James Golick Grant For Women in Computology

Being passively inclusive isn’t enough. James Golick, an advocate for diversity in the tech industry, knew. “We need to actively recruit and mentor women until we reach critical mass,” he wrote in a blog post. Maybe it was the love for his sister, Marlee, or his love for people what drove him. “James could talk to anyone and once he had, he never let you go,” his mother, Jill Golick, wrote in a blog post. In 2014, James Golick died tragically in a car accident during a visit to Mexico. To honor him, his family and friends created The James Golick Grant for Women in Computology. The grant is designed to help women advance their careers as developers. Angela Lindow, a mother of three and a current student, was the first Turing School recipient of the grant. She is graduating in November 2016. “We are incredibly impressed by everything about the Turing School,” said Ms. Golick. “We were delighted to play a small part in helping Angela Lindow attend because we think her tenure at Turing could change her life forever.” Representatives from the James Golick Grant search for women, like Angela, who need additional support for tuition, childcare, conference travel or any other challenge they might face. “We are extremely thankful for this grant,” said Jorge Téllez, Director of Growth & Operations at Turing School. “We will honor James Golick’s life by continuing his fight for diversity.” For more information about the James Golick Grant, please contact Jill Golick at [email protected]
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Going Through Coding School As A Hispanic

This blog post first appeared on Julian's personal blog on January 27th, 2016, which you can find here . Roughly eight months ago I made the decision to make software development my career. This decision came fairly easy. Since I can remember I’ve had a veryclose relationship with computers growing up. Born and raised in the inner-city of Chicago, my parents were always weary about having me play on the streets without supervision. So as a substitute, they purchased a computer to occupy my time when they were not able to watch me. Tech opened up the world to me when I couldn’t interact with the world just outside my house. Though the choice to go into tech was easy, figuring out which path to take was not. College? Self-teaching? Coding school? It was extremely overwhelming. While researching my options, I realized a question that I constantly asked myself: What are these schools actively doing to help underrepresented groups in the tech industry? A common theme was many of the coding schools I researched made it know that they wanted to help the diversity issue present in tech. Though great in theory, how genuine were they being? Through much research and deliberation I decided on the Turing School of Software & Design in Denver, CO. Let me take you through the whole process, from applying to attending, and how Turing creates an environment that is welcoming to every and any background. Actively Making Contact During my research into coding schools, Saron Yitbarek , founder of the CodeNewbies community had just done a podcast with Jeff Casimir, founder of the Turing School. The interview touched on many subjects, but one that stood out to me was Jeff’s experience in the tech world along with his background in being apart of Teach...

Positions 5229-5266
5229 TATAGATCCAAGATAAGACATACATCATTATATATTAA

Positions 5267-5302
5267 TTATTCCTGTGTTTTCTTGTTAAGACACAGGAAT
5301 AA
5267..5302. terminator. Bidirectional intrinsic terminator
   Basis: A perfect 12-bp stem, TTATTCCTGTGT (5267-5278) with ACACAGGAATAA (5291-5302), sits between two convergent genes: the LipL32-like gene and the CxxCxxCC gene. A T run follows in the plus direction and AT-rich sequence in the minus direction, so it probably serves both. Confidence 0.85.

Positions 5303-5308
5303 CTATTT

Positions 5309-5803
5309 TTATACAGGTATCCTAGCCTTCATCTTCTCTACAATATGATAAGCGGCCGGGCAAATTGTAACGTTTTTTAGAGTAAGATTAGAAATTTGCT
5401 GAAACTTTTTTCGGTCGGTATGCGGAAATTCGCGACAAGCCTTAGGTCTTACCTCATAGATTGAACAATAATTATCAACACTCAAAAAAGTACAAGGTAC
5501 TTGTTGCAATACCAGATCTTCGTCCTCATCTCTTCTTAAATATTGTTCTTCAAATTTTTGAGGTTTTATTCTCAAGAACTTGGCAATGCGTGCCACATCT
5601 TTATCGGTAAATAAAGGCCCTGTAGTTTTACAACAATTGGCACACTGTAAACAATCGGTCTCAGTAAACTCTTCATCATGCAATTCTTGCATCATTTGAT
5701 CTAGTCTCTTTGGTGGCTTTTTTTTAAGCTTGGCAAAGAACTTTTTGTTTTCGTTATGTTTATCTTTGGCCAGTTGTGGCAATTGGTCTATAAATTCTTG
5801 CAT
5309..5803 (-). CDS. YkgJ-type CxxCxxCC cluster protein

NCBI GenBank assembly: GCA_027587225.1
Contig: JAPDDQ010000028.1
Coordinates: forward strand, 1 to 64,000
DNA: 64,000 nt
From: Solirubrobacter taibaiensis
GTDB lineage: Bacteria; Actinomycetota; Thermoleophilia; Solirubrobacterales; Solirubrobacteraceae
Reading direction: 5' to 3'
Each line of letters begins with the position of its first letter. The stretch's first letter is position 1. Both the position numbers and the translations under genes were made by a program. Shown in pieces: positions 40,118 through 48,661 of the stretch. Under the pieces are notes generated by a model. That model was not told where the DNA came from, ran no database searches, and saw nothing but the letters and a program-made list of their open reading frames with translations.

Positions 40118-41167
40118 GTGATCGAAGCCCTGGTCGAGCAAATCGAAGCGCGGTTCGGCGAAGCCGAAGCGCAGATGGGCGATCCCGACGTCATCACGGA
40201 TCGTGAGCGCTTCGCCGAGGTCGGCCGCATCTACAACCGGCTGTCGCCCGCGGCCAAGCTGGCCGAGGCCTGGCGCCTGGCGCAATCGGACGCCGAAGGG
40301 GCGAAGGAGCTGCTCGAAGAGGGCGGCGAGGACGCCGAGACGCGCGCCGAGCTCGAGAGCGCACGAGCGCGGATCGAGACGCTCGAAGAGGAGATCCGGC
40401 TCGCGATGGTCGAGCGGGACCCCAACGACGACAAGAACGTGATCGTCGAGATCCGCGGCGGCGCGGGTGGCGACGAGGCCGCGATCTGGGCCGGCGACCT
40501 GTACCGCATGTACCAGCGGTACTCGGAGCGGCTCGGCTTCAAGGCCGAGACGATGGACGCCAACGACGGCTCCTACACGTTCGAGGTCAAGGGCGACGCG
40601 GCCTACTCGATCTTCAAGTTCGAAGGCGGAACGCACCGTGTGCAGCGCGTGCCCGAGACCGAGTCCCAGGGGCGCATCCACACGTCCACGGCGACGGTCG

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October Scholarship Announcement

Turing stands for the inclusion and equality of all people, regardless of race, gender, sexual orientation, age, zip code, background, or life experience. When we look at the tech industry overall, though, we see significant biases and a lot of missing faces. So many amazing people who could make monumental contributions to software development have not yet entered the field. This needs to change. People build software to solve problems, but we tend to only solve problems when we know they exist. Until the experiences of all software developers begin to mirror the experiences of all software users, real problems will remain unsolved and real needs will remain unmet. If you don’t see yourself as fitting some “typical software developer mold”, then you are exactly who we need. We want you to study at Turing precisely because you break the mold. Your differences are valuable. At Turing School, we want to do what we can to address whatever is holding you back; whether it’s a lack of role models, an unwelcoming and exclusive culture in the industry, unhelpful policies, limited exposure to technology, or simply not realizing what a great fit you might be. We know there are some things we can’t change, but we are committed to accomplishing what we can. Let’s start with access to an unsurpassed education and build a community together. We’ll help you form a support network, connect you with mentors, and stand with you as you launch and grow your career. One thing we can do right now is help with the cost. In July, we launched our first ever scholarship program for women. Today, we’re expanding the scholarship program to include all underrepresented groups from now on. We have several scholarships available at $4,000/each, starting in October. If you belong to any group...
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